By Phil Franz-Warkentin
CNS | Winnipeg – Canadian organic markets are holding steady in late-January, as contracted old crop business moves through the system and new crop offers are still not widely available.
“The majority of the contracts are being filled right now, so there aren’t a lot of people out buying,” said Tristan Gill, of Westaqua Commodity Group in Vancouver, adding that “January is typically slow anyways.”
- Read more: Organic Price Quotes: Late January
While market activity is relatively stable, “there are always spot opportunities on the feed side of things at this time of year,” said Richard Reimer, of Growers International Organic Sales Inc. (GIOSI), a division of Paterson Grain. However, “the big issue is whether or not producers will let their product go for feed, now that they’re not moving it for milling.”
Reimer said organic feed grain prices were also being undercut by corn imports from the United States. “A key to a producer emptying his bins this year is to figure out where the U.S. market is, and be willing to accept a lower dollar to move his product,” said Reimer.
Good quality malt barley is also being sold into feed channels just to move it, according to Gill. He said other barley growers are holding out for better prices down the road, but may not see them this year given the large ending stocks expectations.
Looking at the new crop, there will be a lot of carryover on malt barley and oats – two crops that organic producers like to plant, but there may not be as much demand as there could be.
I think this year there will probably be more wheat acres, and it will be at the sacrifice of barley. – Tristan Gill
“If a guy wants to put in malt barley, grow Copeland and take a contract,” was Gill’s recommendation to producers, “because if you grow it and expect to sell on the spot market, it’s not going to happen.” He added that just putting in a high-yielding feed variety could also put a producer ahead of the game.
“I think this year there will probably be more wheat acres, and it will be at the sacrifice of barley,” said Reimer. He added that it was still a bit early to get an exact picture on acreage ideas, as both buyers and farmers are in the midst of feeling out the market. He was starting to put out some wheat bids, with more new crop pricing expected to be coming out over the next month.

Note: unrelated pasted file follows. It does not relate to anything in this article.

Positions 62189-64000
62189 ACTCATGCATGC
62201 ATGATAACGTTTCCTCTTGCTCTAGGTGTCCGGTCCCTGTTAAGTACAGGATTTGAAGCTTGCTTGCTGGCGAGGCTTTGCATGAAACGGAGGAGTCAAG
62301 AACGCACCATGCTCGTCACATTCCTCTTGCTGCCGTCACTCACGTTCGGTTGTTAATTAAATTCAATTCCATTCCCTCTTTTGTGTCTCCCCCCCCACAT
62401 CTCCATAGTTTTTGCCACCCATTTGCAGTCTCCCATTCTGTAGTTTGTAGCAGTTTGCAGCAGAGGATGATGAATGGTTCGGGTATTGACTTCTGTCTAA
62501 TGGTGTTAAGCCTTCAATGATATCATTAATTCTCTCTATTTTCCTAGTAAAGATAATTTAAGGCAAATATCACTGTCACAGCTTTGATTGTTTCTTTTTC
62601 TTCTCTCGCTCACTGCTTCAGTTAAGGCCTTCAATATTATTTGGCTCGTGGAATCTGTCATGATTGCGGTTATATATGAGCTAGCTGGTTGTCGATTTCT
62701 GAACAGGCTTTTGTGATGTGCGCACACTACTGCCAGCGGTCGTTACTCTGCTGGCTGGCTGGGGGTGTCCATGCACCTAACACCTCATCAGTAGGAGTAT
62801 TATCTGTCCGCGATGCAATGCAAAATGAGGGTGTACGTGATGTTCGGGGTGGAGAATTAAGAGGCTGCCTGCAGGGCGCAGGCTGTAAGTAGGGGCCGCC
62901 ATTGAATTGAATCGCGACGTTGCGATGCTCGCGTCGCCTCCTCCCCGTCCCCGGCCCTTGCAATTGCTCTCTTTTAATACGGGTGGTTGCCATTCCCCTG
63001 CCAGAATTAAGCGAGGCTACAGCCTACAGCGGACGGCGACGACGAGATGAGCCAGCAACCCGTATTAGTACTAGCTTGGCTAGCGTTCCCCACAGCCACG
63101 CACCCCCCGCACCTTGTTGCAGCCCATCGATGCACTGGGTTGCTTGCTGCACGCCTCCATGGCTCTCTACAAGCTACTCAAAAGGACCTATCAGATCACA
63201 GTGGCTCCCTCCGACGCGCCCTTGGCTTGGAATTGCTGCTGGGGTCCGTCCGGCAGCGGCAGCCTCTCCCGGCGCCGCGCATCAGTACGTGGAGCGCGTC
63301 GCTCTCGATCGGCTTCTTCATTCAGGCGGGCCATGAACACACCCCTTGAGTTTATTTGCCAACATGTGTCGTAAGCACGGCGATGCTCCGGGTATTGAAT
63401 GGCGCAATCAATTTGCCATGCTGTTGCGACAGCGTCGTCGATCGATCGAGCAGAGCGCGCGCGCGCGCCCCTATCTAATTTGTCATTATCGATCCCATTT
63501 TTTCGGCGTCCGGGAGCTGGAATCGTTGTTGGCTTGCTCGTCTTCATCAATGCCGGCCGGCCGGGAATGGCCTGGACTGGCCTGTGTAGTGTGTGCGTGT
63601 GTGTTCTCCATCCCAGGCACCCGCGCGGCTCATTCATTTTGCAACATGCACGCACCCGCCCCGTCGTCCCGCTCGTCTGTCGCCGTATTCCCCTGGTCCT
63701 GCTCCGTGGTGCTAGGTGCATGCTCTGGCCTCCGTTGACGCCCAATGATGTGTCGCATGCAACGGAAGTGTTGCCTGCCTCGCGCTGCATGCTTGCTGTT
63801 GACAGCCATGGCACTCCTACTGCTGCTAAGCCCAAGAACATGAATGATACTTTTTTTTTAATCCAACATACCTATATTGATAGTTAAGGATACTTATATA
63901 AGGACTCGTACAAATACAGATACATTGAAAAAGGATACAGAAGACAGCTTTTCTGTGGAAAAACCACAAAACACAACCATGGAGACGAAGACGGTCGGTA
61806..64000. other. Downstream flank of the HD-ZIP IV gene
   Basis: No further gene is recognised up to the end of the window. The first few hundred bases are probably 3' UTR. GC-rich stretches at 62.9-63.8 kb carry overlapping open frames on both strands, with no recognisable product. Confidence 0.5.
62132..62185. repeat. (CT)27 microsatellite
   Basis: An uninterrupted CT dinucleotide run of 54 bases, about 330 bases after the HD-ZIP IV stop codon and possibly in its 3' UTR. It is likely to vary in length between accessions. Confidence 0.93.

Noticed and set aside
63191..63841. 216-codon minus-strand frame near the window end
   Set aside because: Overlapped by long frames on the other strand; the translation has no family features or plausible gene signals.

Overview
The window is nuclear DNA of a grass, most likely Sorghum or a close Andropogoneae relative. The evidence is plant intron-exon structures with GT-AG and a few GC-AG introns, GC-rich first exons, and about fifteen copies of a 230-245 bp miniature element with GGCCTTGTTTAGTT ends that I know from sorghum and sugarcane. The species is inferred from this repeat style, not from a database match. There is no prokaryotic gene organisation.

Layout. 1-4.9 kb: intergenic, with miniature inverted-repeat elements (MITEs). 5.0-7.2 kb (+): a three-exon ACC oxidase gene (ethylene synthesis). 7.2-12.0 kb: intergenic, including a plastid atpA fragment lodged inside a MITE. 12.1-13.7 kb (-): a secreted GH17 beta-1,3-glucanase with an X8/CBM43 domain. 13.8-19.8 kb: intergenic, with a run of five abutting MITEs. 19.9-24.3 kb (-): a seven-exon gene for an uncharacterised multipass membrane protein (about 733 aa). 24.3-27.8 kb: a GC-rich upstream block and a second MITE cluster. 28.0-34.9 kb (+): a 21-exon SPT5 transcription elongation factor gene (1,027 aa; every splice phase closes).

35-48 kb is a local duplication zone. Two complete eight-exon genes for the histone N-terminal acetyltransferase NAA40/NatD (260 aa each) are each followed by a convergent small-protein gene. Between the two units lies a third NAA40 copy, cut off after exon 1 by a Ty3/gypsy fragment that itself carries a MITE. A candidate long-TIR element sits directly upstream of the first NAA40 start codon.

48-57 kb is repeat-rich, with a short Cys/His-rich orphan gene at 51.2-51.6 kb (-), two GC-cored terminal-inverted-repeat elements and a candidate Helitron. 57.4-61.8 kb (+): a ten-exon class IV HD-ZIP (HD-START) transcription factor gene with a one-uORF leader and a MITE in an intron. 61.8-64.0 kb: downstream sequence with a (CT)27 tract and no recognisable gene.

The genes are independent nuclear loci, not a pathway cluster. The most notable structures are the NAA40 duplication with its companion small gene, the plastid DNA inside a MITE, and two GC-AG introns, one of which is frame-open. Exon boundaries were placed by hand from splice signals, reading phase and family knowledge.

“We tend to go to Saskatoon for Crop Production Week (Jan. 5 to 11) to get some direction, but that really didn’t happen this year,” said Scott Shiels, of Grain Millers in Yorkton.
However, Grain Millers is a major oats processor, and Shiels expected to see more of that crop go in the ground this year given the earlier-than-normal interest he’s been getting from producers already. “You can make good money on organic oats, and it’s a staple on almost every organic farm,” said Shiels pointing to the increased liquidity of organic oats compared to other more specialty grains.
“Every year is a lottery for producers in terms of the weather,” added a Saskatchewan-based organic trader. He didn’t expect to see too many large shifts in acreage, although noted that dryness in many areas of the Prairies would likely see more interest in drought-tolerant crops.
Looking at pulses, peas will continue to see huge demand, according to Gill pointing to the rising demand for vegetarian proteins. Green peas have historically traded at a bit of a premium to yellows, but the protein demand now is all for yellow peas making for easier movement for growers with yellow peas.
While there was some pushback when India imposed tariffs on peas and other pulse crops in November, the impact on the organic sector was minimal compared to the losses on the conventional side. “We don’t sell any organic peas to India,” said Reimer.
“The tariffs in India are not affecting the organic market like they are the conventional market,” said Shiels. The organic market is much more domestic and “we haven’t seen a change in price and demand is strong.”